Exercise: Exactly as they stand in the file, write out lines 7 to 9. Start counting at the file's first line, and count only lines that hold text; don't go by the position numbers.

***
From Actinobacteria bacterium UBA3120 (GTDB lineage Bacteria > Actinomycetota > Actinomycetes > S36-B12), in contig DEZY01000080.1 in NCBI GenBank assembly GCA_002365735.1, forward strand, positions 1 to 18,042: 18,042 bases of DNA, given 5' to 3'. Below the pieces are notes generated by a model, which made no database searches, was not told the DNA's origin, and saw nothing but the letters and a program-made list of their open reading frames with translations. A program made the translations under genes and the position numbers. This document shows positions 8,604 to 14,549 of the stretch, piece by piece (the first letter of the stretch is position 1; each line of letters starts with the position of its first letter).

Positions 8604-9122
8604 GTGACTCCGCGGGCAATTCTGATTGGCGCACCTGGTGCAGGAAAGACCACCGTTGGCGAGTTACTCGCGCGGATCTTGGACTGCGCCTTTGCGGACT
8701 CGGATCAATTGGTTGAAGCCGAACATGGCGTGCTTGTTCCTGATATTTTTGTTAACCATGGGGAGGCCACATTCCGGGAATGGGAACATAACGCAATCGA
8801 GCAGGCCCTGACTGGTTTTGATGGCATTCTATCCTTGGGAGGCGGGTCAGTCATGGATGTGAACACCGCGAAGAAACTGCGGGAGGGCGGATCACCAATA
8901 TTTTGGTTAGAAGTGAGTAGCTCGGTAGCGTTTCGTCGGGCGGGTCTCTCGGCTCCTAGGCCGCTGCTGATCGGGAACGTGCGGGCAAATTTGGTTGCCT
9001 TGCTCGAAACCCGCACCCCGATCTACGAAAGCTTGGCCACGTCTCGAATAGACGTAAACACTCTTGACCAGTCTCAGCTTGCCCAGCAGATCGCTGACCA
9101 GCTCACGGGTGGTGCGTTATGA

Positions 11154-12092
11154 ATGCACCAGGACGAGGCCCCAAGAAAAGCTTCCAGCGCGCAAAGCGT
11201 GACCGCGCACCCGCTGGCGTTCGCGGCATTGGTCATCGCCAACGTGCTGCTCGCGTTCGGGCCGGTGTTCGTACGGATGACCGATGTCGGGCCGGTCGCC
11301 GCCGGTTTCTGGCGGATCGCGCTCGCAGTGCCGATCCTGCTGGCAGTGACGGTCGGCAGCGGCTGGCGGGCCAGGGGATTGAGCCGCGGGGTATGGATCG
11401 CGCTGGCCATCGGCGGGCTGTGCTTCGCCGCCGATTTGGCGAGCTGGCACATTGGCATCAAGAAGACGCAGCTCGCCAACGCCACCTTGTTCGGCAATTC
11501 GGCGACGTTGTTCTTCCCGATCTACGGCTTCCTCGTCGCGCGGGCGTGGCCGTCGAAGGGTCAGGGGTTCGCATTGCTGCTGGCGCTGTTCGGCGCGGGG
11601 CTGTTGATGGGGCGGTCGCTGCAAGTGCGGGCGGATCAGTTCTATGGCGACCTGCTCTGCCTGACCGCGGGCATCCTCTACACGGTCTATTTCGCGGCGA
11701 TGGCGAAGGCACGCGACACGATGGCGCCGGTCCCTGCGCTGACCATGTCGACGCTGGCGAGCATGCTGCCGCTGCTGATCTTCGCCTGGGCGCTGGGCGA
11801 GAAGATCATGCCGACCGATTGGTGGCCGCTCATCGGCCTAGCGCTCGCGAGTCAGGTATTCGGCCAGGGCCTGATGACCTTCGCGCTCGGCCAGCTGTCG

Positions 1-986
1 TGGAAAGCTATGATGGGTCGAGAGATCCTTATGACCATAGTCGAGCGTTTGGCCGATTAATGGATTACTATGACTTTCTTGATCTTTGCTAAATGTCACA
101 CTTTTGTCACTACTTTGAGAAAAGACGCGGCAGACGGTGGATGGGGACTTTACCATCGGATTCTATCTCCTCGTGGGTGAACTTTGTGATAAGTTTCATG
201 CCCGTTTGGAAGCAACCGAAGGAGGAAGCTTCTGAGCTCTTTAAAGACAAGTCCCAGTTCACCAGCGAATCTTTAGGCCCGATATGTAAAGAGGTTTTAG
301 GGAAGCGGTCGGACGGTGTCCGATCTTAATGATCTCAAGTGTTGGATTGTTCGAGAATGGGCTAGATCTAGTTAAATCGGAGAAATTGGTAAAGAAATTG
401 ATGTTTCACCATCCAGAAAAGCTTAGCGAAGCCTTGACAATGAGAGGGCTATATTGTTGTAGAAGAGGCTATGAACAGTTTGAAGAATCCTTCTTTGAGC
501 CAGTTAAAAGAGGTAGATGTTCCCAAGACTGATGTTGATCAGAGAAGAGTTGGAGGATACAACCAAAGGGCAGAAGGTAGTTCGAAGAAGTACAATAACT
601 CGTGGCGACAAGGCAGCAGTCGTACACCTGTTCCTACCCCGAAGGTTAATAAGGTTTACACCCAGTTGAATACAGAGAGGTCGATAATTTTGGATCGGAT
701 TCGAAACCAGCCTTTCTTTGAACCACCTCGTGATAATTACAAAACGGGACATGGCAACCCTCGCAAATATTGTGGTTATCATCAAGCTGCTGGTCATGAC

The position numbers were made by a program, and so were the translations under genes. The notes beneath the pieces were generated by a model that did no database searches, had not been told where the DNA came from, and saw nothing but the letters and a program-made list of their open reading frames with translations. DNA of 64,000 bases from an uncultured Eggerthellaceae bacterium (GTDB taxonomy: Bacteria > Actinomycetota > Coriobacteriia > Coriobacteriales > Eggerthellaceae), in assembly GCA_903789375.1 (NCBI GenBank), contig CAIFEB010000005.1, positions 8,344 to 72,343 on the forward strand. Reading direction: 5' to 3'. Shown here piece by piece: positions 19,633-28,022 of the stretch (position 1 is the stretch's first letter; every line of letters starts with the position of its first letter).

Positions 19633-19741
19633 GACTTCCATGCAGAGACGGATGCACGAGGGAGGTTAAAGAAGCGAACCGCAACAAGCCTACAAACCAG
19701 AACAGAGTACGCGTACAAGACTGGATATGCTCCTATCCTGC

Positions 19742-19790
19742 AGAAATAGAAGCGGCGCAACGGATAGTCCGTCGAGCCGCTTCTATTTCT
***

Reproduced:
9001 TGCTCGAAACCCGCACCCCGATCTACGAAAGCTTGGCCACGTCTCGAATAGACGTAAACACTCTTGACCAGTCTCAGCTTGCCCAGCAGATCGCTGACCA
9101 GCTCACGGGTGGTGCGTTATGA

Positions 11154-12092